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FAQs

15/12/2021

Is Preset secure?

NVIDIA GameStream et PresetStream uses a secure pairing process to establish trust between clients and hosts. Each Preset client generates a unique key which is exchanged directly with the host PC during the pairing process. This process authorizes the Preset launcher to launch games, view installed apps, etc.

Preset launcher keys are generated and stored locally on each client. We never receive your unique client keys, so there is no online account system that could possibly be compromised to gain access to your PC.

Keyboard, mouse, and gamepad data is sent back to the host PC over an encrypted connection to prevent the possibility of this data being intercepted when travelling over an insecure network.

Where can I get help with streaming issues?

Our Discord server is the best place to find help from Preset developers and the community.

Can I use a VPN with Preset?

VPNs are known to interfere with Preset services. A VPN connects your device to a server on the Internet, and adding these servers to your Internet connection can increase latency and even prevent you from connecting to your Preset.

We strongly advise against using a VPN and recommend disabling or uninstalling all VPNs on the devices you will use to connect to Preset. We also recommend that you do not install a VPN on your Preset to avoid losing connection to it.

Why does my host's mouse acceleration change while streaming? (Nvidia)

When GeForce Experience starts a GameStream session, it adjusts the Windows mouse acceleration and pointer speed options to certain predefined settings. We're not sure why NVIDIA's software does this, but there's nothing Preset can do about it.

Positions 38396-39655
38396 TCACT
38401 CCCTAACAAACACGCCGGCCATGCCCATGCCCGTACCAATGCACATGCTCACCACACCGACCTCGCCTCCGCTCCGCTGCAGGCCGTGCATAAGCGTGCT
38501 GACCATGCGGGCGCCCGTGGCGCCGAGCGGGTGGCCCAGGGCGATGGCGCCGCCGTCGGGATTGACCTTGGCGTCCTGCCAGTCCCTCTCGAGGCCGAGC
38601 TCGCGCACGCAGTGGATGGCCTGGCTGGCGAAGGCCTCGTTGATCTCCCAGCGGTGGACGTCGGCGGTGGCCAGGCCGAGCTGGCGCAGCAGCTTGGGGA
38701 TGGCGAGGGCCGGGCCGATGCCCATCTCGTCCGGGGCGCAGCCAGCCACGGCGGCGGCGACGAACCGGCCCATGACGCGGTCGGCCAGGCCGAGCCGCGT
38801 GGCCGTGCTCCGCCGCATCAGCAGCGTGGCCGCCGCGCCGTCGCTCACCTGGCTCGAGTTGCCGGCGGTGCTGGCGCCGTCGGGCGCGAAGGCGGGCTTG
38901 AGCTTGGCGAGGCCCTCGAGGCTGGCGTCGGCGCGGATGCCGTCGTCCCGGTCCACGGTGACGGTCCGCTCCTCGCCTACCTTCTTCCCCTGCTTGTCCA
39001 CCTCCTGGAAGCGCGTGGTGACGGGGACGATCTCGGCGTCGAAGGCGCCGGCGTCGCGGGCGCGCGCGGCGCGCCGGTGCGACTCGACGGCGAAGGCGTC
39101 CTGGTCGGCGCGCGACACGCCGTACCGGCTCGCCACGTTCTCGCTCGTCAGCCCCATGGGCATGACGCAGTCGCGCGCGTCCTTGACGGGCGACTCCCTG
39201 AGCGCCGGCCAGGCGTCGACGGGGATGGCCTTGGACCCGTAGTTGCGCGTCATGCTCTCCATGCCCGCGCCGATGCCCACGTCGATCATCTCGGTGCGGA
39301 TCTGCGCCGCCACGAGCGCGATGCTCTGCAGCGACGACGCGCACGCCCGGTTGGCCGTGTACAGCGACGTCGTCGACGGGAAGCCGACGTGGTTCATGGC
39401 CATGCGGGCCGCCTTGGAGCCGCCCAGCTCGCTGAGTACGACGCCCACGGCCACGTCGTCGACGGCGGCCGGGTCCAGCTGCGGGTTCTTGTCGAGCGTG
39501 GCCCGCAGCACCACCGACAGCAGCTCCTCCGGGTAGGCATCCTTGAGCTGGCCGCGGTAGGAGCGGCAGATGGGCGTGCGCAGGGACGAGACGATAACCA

Adjusted mouse acceleration is not usually a problem in games, as most games either disable Windows mouse acceleration or implement their own mouse acceleration internally. If your mouse misbehaves in the game, look for an option to enable raw input, disable mouse acceleration or similar options.

For remote desktop use, Preset has a remote desktop optimised mouse mode which can be enabled in the Preset input settings. In remote desktop mouse mode, your host's mouse cursor will directly follow the same position as your client's cursor. This not only avoids host mouse acceleration issues, but also allows your cursor to move in and out of the preset window seamlessly without having to link and unlink your mouse. In this configuration, Preset behaves very similarly to Microsoft Remote Desktop or Chrome Remote Desktop.

Why is my frame rate low when streaming my desktop on a laptop with NVIDIA Optimus?

There is extra overhead to stream the desktop when Optimus is enabled, because each frame must be copied back from the iGPU to the NVIDIA GPU for NVENC to encode it. This extra copying overhead usually results in frame rates between 25 and 40 FPS while streaming the desktop.

Once you start a full-screen game, the streaming performance should go back to normal. If it doesn't, make sure your game is set to run on the NVIDIA GPU and that your game is set to use full-screen exclusive mode instead of borderless windowed mode.

Why doesn't the bitrate slider go beyond 150 Mbps?

There are some hardware and software limitations involved.

The client's hardware video decoder must be able to handle the video rate you specify. Since almost no content is produced at a bit rate higher than 100 Mbps, it is unlikely that the hardware decoder and driver can handle a 1 Gbps video stream, even if you have a 1 Gbps network connection.

Encoders also have limits on the amount of data they can encode from the source video. The GameStream and PresetStream setting for NVENC is optimised for very fast encoding times to ensure low latency. While this ensures that images are delivered to the client as quickly as possible, it also limits the encoding hardware in terms of the amount of encoding it can do in the time window.

How can I see on-screen statistics about my streaming performance?

On the PC client, you can press Ctrl+Alt+Shift+S to enable the stats overlay while streaming.